The Nueces County Medical Examiner’s office is no longer taking in bodies of those who have died from COVID-19. Now, plans are in place to get some help from local funeral homes and another morgue trailer.
Nueces Co. Judge Barbara Canales told KRIS 6 News because of the unexpected spike in novel coronavirus-related deaths, room is running out at the medical examiner’s office.
Canales said that's where funeral homes can help with storage.
“So what happens when you die at home and you were COVID-19 positive? The funeral homes being able to take that duty on is very welcoming,” she said. “I would imagine the funeral homes will be playing a big role in the upcoming weeks.”
Nueces County currently has one morgue trailer, but Canales also is asking FEMA for another trailer, along with supplies and technology to keep it up-and-running. The move comes after the medical examiner reached out and shared their concern about the situation.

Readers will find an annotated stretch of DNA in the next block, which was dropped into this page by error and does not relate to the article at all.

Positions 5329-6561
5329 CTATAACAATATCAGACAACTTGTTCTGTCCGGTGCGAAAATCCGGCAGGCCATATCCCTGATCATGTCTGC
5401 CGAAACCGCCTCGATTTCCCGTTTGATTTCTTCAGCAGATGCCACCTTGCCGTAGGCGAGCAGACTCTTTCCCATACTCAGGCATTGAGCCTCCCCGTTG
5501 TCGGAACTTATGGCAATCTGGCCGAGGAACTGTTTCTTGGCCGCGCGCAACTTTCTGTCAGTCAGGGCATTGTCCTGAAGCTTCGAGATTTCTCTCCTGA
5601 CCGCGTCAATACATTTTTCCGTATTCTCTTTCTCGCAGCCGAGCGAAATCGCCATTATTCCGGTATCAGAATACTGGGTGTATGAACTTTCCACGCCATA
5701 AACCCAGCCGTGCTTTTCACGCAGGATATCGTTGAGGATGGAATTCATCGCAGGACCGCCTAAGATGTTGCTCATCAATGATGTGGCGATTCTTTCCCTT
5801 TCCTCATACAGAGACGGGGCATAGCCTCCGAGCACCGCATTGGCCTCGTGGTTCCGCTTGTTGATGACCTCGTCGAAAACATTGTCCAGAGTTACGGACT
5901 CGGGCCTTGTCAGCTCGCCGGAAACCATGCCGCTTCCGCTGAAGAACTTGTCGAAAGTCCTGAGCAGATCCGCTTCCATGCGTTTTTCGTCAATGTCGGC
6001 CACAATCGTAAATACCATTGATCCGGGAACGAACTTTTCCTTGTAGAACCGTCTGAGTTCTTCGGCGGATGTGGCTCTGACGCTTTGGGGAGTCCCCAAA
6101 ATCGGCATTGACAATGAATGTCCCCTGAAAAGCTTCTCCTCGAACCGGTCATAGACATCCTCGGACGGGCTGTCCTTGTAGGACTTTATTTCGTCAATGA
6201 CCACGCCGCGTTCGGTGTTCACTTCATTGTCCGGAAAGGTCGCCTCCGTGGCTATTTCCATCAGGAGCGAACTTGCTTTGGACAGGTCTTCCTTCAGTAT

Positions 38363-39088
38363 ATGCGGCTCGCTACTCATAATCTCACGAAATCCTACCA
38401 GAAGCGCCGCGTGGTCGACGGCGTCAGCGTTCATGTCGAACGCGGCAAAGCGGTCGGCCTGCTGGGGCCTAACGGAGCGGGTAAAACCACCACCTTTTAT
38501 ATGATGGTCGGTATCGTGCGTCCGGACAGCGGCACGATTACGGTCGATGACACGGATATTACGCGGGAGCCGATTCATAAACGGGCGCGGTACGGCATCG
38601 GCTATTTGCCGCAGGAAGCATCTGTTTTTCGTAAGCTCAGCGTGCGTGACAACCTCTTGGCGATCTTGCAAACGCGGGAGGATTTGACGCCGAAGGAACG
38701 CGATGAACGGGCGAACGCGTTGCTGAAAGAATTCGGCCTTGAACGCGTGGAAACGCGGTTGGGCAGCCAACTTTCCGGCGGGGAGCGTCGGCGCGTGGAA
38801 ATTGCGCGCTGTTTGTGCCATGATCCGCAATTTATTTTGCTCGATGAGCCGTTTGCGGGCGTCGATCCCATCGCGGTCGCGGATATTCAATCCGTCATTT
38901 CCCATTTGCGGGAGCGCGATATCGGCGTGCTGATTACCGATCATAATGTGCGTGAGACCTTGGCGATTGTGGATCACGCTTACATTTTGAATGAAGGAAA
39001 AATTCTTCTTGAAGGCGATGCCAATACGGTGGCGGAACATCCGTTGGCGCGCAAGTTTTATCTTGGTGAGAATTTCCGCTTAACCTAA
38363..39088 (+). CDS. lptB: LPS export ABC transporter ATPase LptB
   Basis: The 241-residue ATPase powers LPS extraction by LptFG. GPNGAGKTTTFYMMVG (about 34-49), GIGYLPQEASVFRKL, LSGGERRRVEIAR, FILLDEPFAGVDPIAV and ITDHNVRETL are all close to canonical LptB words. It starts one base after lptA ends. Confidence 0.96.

“Our medical examiner, out of an abundance of caution, wants to make sure we have an array of everything that we need,” Canales said.
The Nueces County Medical Examiner’s office is also working closely with hospitals to perform autopsies only when it’s necessary. The office performs autopsies for 14 Coastal Bend counties.
Some deaths require autopsies, but not all do. For example, when the cause of death is known, such as in coronavirus, or when someone dies of natural causes, an autopsy is not necessary.
Meanwhile Canales said preparedness like this is tough, but it shows the severity of the situation.
“These are the hard parts of my job, having to do these types of things, but it’s also the reality of this virus, that preparedness even means things like bags and morgue trailers,” she said.